### finding key pairs with colliding fingerprints (Re: How thorough are the hash breaks, anyway?)

You would have to either: - search for candidate collisions amongst public keys you know the private key for (bit more expensive) - factorize the public key after you found a collision the 2nd one isn't as hard as it sounds because the public key would be essentially random and have non-negligible chance of finding trivial factors. (Not a secure backdoor, but still create a pretty good mess in DoS terms if such a key pair were published). The latter approach is what I used to create a sample dead-fingerprint attack on a PGP 2.x fingerprints. http://cypherpunks.venona.com/date/1997/06/msg00523.html (No need to find hash collision even tho' md5 because it has another bug: the serialization has multiple candidate inputs). So I just searched through the candidate inputs for one I can factor in a few minutes. Adam On Fri, Aug 27, 2004 at 12:22:26AM +0100, Ian Grigg wrote: Correct me if I'm wrong ... but once finding a hash collision on a public key, you'd also need to find a matching private key, right? If someone finds a collision for microsoft's windows update cert (or a number of other possibilities), and the fan is well and truly buried in it. - The Cryptography Mailing List Unsubscribe by sending unsubscribe cryptography to [EMAIL PROTECTED]

### Re: How thorough are the hash breaks, anyway?

At 16:09 26/08/2004, Trei, Peter wrote: [snip] Looking over the recent work on hash collisions, one thing that struck me was that they all seem to be attacks on known plaintext - the 'plaintexts' which collided were very close to each other, varying in only a few bits. While any weakness is a concern, and I'm not going to use any of the compromised algorithms in new systems, this type of break seems to be of limited utility. It allows you (if you're fortunate) to modify a signed message and have the signature still check out. However, if you don't know the original plaintext it does not seem to allow you construct a second message with the same hash. [snip] From a lawyer's perspective, it seems worrying that a message into which the word not has been inserted might still have the same hash as the original (assuming the hash to be a component of an electronic signature) Regards Nicholas Bohm Salkyns, Great Canfield, Takeley, Bishops Stortford CM22 6SX, UK Phone 01279 871272(+44 1279 871272) Fax 020 7788 2198 (+44 20 7788 2198) Mobile 07715 419728(+44 7715 419728) PGP RSA 1024 bit public key ID: 0x08340015. Fingerprint: 9E 15 FB 2A 54 96 24 37 98 A2 E0 D1 34 13 48 07 PGP DSS/DH 1024/3072 public key ID: 0x899DD7FF. Fingerprint: 5248 1320 B42E 84FC 1E8B A9E6 0912 AE66 899D D7FF - The Cryptography Mailing List Unsubscribe by sending unsubscribe cryptography to [EMAIL PROTECTED]

### Re: More problems with hash functions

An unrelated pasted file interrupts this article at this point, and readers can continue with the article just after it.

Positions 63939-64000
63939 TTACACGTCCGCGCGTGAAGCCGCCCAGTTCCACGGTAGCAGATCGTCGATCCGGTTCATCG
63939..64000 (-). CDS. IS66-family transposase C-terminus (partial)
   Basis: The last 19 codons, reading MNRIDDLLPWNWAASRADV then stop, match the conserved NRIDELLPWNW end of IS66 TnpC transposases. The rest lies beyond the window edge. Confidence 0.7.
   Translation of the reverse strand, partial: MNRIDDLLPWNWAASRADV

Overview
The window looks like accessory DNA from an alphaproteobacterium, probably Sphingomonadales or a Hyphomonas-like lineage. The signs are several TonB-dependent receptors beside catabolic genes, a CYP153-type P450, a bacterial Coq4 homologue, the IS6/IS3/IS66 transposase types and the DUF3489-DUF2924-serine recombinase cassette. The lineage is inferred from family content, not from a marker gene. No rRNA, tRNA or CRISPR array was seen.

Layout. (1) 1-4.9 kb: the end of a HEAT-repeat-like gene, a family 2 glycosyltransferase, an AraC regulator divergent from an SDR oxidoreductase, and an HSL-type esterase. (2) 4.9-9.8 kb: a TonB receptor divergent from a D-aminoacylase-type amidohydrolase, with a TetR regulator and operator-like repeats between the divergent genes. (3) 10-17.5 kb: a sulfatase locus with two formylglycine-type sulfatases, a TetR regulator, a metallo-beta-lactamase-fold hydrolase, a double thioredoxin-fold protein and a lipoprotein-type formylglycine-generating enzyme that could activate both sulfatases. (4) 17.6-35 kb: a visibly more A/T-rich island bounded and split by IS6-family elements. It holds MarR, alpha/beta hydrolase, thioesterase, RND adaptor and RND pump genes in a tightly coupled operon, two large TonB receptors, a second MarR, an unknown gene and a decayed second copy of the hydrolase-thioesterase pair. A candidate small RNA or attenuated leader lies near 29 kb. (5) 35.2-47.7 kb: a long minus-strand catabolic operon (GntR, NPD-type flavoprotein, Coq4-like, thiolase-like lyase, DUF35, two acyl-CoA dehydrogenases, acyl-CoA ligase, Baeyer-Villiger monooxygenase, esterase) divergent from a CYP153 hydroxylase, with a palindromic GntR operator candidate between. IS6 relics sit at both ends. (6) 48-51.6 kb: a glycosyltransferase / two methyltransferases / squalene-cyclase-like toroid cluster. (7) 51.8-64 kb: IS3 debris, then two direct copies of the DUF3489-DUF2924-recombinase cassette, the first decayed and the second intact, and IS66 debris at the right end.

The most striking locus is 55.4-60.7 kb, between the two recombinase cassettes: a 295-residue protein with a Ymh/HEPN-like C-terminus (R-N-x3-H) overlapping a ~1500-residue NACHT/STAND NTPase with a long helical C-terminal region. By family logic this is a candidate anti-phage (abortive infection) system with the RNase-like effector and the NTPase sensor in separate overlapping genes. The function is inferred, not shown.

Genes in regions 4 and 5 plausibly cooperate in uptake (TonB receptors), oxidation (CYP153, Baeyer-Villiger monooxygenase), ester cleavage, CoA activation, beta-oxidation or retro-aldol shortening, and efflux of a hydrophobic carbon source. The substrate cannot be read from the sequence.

| Bear writes: | One interesting idea which I came up with and haven't seen a way | past yet is to XOR each block with a value computed from its | sequence number, then compute the hash function on the blocks in | a nonsequential order based on the plaintext of the blocks | in their new order. | | This is an interesting idea, but it does not fully prevent the Joux | attack. This is seen most obviously in the two block case, where | your method can at most increase the attacker's work by a factor of 2. | Joux shows how to find a 4-collision using 2*2^(n/2) work, while it should | take 2^(3n/4) work. In the case of a 160 bit hash this is the difference | between 2^81 and 2^120. Doubling the work to find the 4-collision will | not do much to address this discrepency. | | Even in the more general case, where Joux puts k blocks together to | generate 2^k multicollisions, I can see a way to attack your method, | with an increase in the work by only a factor of k^2 There's a more general problem with the algorithm: It isn't on-line. An implementation requires either an unbounded internal state, or the ability to re-read the input stream. The first is obviously impossible, the second a problem for many common uses of hash functions (in communications, as opposed to storage). However ... *any* on-line algorithm falls to a Joux-style attack. An algorithm with fixed internal memory that can only read its input linearly, exactly once, can be modeled as an FSM. A Joux-style attack then is: Find a pair of inputs M1 and M1' that, starting from the fixed initial state, both leave the FSM in state S. Now find a pair of inputs M2 and M2' that, starting from S, leave the FSM in state S'. Then for the cost of finding these two collisions, we have *four* distinct collisions as before. More generally, by just continuing from state S' to S'' and so on, for the cost of k single collision searches, we get 2^k collisions. The nominal security of the FSM is its number of states; for k large enough, we certainly get too many collisions compared to a random function. What this shows is that our vague notion that a hash function should behave like a random function can't work. On-line-ness always kills that. (In fact, even given the function random access to its input doesn't help: An FSM can only specify a finite number of random places to look in the input. If the FSM can only specify an absolute location, it can't work on arbitrarily long inputs. If it can specify a location relative to the current position, you can re-write the machine as a linear one that gets repeated copies of blocks of a fixed size.) This is really just the prefix property writ large. Define an on-line function f:{0,1}*-{0,1}^k as one with the property that there exist infinitely many pairs of strings Si, Si' with the property that, for any S in {0,1}*, f(Si||S) = f(Si'||S). (In particular, this is true for S the empty string, so f(Si) = f(Si').) Then the most we can expect of an (on-line) hash function is that it act like a function picked at random from the set of on-line functions. (This, of course, ignores all the other desireable properties - we want to choose from a subset of the on-line functions.) Getting a security parameter in there is a bit tricky. An obvious first cut is to say an on-line function has minimum length n if the shortest Si has length n. Actual hash functions don't follow this model exactly. For example, MD5 needs 512+128+64 bits of internal storage* - the first for the input buffer, all of whose bits are needed together, the second for the running hash state, the third for the length. So there are 2^704 states in the MD5 FSM, but the output only has 2^128 values - only 128 bits of the state number are used. That in and of itself isn't an issue - it doesn't hurt, in this particular analysis, to throw bits away in the *final* result. What does limit it is that every 512 input bits, the FSM itself logically mods out 512 bits of the state (the input buffer), and ends up in one of only 2^192 possible states (and if we work with short strings, then only a small fraction of the 2^64 states of the length field are actually accessible). Because of this, MD5 can at best have been chosen from on-line functions of minimum length 128, rather than those of a minimal length up to 704. That's why keeping more internal state *might* help - though you have to be careful, as we've seen, about how you do it. -- Jerry * Actually, you need 3 more bits because the MD5 length is in octets, not bits. This memory is hidden in any real implementation on byte-oriented hardware. - The Cryptography Mailing List Unsubscribe by sending unsubscribe cryptography to [EMAIL PROTECTED]